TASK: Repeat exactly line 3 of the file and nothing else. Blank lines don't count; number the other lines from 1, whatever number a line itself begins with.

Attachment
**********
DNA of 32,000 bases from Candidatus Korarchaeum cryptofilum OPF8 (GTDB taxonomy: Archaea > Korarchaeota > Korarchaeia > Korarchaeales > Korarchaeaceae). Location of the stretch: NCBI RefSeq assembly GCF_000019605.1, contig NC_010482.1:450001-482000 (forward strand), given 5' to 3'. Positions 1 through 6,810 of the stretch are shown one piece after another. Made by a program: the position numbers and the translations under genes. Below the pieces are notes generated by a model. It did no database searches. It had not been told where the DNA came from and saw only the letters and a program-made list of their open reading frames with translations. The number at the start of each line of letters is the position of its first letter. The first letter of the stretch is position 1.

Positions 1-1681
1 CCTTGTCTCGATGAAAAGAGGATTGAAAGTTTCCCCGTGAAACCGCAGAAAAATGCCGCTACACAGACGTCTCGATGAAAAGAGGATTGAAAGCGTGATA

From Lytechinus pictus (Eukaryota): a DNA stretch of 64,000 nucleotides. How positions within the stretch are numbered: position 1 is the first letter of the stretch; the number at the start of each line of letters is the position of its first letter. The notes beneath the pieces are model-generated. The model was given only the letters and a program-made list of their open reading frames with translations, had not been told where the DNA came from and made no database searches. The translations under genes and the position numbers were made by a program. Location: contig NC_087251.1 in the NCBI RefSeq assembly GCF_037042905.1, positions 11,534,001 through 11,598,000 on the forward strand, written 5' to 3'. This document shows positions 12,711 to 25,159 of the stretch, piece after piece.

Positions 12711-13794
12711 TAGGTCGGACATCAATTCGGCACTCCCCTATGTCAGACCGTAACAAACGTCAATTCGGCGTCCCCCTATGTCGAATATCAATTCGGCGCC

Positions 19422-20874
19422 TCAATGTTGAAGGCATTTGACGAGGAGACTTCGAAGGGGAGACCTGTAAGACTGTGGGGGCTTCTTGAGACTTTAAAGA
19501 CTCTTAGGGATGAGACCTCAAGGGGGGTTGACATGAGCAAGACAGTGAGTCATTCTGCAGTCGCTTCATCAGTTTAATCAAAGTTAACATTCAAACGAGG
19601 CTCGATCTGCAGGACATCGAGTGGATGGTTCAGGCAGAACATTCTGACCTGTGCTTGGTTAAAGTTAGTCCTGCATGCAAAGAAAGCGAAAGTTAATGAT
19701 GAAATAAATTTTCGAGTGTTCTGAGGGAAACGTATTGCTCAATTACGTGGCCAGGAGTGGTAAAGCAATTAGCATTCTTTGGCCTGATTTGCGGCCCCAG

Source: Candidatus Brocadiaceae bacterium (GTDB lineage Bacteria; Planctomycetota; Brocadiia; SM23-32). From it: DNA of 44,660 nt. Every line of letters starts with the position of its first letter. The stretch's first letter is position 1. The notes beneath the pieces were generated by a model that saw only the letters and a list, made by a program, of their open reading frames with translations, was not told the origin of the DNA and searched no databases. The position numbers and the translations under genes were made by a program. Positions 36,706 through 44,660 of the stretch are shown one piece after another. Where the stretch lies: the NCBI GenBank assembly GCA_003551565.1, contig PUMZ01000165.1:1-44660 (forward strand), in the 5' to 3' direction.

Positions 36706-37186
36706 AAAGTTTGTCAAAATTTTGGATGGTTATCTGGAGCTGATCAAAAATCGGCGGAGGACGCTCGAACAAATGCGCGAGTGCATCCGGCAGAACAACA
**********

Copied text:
1 CCTTGTCTCGATGAAAAGAGGATTGAAAGTTTCCCCGTGAAACCGCAGAAAAATGCCGCTACACAGACGTCTCGATGAAAAGAGGATTGAAAGCGTGATA